Third Street Gallery archive: 2008 Exhibitions: BEAUX ZOOS animal imagery in art

During the months of July and August, Humboldt State University First Street Gallery will present,  Beaux Zoos: Animal Imagery in Art, opening on July  5th.  The exhibition will feature art by six visual artists from California’s North Coast: Amy Granfield, Kelly Leal, Lush Newton, Rachel Schleuter, Naomi Mest and Peggy Loudon.

The six artists in this exhibition each use animal imagery with zoological or anatomical subjects covering a broad range artistic sensibilities and approaches. The use of animal imagery by artists reflects the long tradition in art of using such images to express various aspects of cultural, societal and political conditions.  The tenor of the art in this show runs from the sublime to the farcical, from the poetic to the political, stretching across the mediums of painting, drawing, ceramics and sculpture.

These paintings explore the different ways representations create meaning and what it is that makes a description accurate.  I try to create paintings that are very open for interpretation because I think meaning ultimately is dependant on some kind of exchange.  I often paint animals because they help bring the paintings into an area of play, and make them more inviting.  I find this important because visual expression has its own realm of diction that is so commonly manipulated, we often become desensitized and less willing to engage.  In my paintings, I try to create space where the viewer can inject that definitive quality on their own terms.  In working this way, I am always reminded how no single point of view can fully define an image.  I think that meaning is something that requires some investment, and also that the mechanisms of expression and perception within us are abundant and innate. 

Kelly Leal 
Summer 2008

It's easy to be facile about the interconnectedness of things, perhaps because it represents our supreme hope.  Yet it may also be our greatest fear: that we are not greater than, but the same as all else.

I have a BS in Soil & Water Science from the University of California, Davis, and an MS in Natural Resources from Humboldt State University.  Of course nothing we learn ever goes unused, and my interest in the natural world has continued, but in a less rigid structure.

In my work I mingle science and emotionalism.  People place themselves at the center of their world, and fail to recognize the systematic importance or the “soul” (essence, dignity, nobility) of plants and other animals.  Without plants and photosynthesis in particular, there would be no mechanism for energy input into the living world.

Viewers may experience my work as strongly aesthetic because I portray natural elements carefully rendered in settings either richly worked or ethereal.  However, I see my work as strongly emotional and political.  Just the act of placing these objects at the center, enlarged and dominating, challenges our notion of a world centered about ourselves.  My animals are caught in a moment of some stress, i.e. living.  Observed reality is prismed by my own sense of wonder, creating an unsentimental but empathetic view.  It is an aesthetic of challenged beauty, with loss, tenacity, humor, yearning and most of all of possibility as common themes.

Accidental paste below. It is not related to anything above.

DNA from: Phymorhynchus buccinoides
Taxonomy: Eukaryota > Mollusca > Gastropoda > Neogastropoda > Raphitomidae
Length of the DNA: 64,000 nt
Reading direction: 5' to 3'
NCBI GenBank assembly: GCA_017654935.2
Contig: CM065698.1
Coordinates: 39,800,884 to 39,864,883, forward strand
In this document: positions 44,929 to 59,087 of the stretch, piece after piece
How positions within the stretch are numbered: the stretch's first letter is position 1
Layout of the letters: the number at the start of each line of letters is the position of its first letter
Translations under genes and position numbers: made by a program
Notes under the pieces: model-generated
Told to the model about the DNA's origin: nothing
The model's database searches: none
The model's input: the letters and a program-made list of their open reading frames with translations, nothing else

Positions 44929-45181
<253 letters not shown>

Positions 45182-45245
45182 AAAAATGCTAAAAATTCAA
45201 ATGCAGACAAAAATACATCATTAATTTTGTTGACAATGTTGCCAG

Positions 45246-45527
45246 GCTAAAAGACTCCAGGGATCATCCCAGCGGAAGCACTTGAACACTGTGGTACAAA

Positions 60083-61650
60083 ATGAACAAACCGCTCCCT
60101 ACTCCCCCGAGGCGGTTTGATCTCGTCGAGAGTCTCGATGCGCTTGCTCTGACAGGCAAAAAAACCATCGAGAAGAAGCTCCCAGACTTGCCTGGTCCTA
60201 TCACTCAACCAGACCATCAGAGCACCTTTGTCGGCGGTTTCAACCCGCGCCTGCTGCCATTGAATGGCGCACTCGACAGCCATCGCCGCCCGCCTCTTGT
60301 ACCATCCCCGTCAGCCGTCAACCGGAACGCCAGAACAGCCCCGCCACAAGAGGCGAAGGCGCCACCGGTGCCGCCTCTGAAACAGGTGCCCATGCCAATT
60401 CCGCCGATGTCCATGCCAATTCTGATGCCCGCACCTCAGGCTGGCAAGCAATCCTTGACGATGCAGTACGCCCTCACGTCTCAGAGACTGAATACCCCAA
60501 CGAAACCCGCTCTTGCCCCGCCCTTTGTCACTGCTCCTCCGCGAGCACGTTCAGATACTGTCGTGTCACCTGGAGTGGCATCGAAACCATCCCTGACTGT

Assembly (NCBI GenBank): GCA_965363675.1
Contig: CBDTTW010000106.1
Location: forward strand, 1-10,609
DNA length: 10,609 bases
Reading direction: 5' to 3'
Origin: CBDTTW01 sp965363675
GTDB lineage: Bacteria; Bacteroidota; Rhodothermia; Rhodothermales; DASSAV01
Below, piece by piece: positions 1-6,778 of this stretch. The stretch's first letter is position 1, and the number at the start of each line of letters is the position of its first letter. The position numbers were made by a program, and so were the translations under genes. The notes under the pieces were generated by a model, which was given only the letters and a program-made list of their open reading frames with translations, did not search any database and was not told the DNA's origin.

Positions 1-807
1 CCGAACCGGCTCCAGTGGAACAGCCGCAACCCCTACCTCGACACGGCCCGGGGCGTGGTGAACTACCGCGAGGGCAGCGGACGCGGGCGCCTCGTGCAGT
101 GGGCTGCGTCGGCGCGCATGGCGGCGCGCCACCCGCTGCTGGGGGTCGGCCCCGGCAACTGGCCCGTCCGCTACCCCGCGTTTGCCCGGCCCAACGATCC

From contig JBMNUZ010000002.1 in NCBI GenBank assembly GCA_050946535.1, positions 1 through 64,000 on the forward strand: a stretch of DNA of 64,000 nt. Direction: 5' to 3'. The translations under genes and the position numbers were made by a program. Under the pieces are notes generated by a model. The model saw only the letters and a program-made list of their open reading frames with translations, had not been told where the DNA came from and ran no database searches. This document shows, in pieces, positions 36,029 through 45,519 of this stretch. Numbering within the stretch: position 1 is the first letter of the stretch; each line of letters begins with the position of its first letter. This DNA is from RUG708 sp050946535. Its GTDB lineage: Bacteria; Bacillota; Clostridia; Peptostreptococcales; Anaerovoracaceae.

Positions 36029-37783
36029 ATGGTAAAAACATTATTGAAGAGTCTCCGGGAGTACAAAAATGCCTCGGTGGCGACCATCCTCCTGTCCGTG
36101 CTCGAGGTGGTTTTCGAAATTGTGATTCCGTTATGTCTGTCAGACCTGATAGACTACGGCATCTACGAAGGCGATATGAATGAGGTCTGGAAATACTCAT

I am inspired by the same subjects as always: stalking denizens of the fields and air in order to picture them back to us.  Their portraits invite us to remember them, to be discomforted and comforted, and to meditate on our relationship with them: our place among them, and within them looking back at us.

I paint in oils, on canvas and board.

Amy Granfield
Summer 2008

This work offers a glimpse into the inner workings of the heart.  It is a departure from the safety of the wheel and an exploration into areas a little less comfortable… connection, loss, and hope. Inspired by memories and tempered by time, they reflect a reverence for the everyday experience of the beating heart.

Naomi Mest
Peggy Loudon  
Summer 2008

Rachel Schlueter is a self-taught oil painter.  She was born in Chicago Illinois in 1960 and Resides in Humboldt County, California.

Rachel’s painting style is expressive in use of color and lavish brushwork.  She states that, “I have considered myself an artist all of my life though it is only now that I understand what being an artist means; It means work.  True inspiration comes with work and it come not before but during and after much hard work.  I paint for inspiration.” 

Rachel Schlueter
Summer 2008

Beaux Zoos,  will be on exhibition from July 5 through August 10.  A reception for the artists will be held on Saturday July 5th during Eureka’s monthly Arts Alive program.  HSU First Street Gallery is open Tuesday through Sunday from 12 noon to 5 p.m. and is located at 422 First Street, Eureka, California.  Admission is free.  Those planning group tours are encouraged to call ahead.  For more information call 707-826-3424.